Landfill gas is a type of biomass energy categorized as "waste energy." The process of decomposition—when organic material is broken down by microorganisms—generates methane gas, a greenhouse gas that can be hazardous. Most landfills simply burn off this gas, but through innovative renewable energy initiatives, this renewable energy can be harnessed to generate electricity.
To produce power, gas wells slowly draw methane from the landfill and pipe it to a facility where it's burned to turn engines or turbines and create electricity.
Georgia Power has contracts with landfill gas projects totaling over 25 MW.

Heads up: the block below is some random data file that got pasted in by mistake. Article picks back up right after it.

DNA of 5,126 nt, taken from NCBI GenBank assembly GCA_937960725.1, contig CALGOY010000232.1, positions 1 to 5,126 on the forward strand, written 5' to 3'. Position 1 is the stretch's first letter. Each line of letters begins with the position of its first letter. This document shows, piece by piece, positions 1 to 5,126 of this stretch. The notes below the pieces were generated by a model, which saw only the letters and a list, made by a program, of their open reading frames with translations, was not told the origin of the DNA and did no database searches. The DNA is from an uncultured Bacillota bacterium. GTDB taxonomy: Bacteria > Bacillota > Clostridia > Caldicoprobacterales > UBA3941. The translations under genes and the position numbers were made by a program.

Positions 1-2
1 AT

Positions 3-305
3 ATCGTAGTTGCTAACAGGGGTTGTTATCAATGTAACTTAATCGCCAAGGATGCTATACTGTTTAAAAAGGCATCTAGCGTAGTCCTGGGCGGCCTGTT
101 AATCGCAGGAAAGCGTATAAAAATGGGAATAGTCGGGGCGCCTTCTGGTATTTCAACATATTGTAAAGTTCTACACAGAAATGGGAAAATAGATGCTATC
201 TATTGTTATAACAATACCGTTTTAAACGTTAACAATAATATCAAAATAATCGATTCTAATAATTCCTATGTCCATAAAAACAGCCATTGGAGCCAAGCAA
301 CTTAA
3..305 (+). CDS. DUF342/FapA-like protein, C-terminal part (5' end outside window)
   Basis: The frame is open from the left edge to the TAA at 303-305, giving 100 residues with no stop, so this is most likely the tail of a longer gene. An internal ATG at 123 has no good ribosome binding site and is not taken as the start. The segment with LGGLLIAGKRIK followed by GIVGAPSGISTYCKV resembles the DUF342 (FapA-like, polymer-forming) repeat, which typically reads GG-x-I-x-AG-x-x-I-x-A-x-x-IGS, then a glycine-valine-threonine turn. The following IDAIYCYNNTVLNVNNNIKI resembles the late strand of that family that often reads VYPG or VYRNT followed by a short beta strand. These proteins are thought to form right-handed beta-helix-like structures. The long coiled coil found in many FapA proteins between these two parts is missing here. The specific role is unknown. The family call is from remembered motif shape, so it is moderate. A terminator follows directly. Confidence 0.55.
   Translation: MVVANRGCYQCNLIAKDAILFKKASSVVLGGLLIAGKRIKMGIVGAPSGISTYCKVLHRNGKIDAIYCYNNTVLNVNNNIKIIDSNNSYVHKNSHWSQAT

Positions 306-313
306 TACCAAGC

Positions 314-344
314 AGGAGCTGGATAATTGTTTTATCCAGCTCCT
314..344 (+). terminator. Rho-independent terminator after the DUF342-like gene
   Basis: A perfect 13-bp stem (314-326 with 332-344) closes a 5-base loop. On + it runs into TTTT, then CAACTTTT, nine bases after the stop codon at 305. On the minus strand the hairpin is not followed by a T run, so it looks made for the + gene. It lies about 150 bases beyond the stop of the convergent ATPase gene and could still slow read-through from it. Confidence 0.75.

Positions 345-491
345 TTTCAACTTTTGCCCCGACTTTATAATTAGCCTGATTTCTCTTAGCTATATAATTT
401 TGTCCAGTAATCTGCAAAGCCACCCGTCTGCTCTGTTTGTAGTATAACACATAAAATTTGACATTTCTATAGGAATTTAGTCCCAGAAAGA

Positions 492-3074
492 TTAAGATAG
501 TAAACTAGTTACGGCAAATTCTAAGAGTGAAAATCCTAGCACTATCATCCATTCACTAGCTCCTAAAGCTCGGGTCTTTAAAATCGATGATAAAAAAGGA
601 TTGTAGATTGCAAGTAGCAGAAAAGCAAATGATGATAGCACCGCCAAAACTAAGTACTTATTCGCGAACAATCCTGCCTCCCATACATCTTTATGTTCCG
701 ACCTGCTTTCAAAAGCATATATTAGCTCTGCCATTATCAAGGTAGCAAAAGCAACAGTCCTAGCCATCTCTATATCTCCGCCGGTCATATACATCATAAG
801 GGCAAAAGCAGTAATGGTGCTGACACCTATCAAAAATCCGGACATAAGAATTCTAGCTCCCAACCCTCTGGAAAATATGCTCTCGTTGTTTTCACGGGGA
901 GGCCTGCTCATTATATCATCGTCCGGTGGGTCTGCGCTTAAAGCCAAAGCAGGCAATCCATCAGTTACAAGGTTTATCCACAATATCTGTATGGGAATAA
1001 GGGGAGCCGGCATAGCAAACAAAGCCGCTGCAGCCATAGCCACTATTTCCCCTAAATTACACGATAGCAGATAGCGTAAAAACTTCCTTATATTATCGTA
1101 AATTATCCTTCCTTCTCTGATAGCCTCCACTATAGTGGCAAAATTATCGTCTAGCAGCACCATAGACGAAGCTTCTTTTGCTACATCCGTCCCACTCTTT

A Renewable Energy Certificate (REC), sometimes called a renewable energy credit, represents the renewable attributes of energy produced from a renewable energy facility. RECs are considered a commodity and can be sold or traded separately from the actual energy. Georgia Power purchases only the null energy output from the renewable generating facilities that have contracted to sell energy from their solar facilities through the Large Scale Solar (LSS) program and the initial (2013/2014) Advance Solar Initiative (ASI). The sole ownership of RECs belongs to each generating facility, as specifically stated in each respective power purchase agreement (PPA). The original intent of these programs was to grow renewable resources in Georgia, while allowing the generating facilities to retain the benefits of the RECs. Georgia Power does not report emission reductions from the null energy purchased through PPAs that do not bundle the RECs for sale to Georgia Power.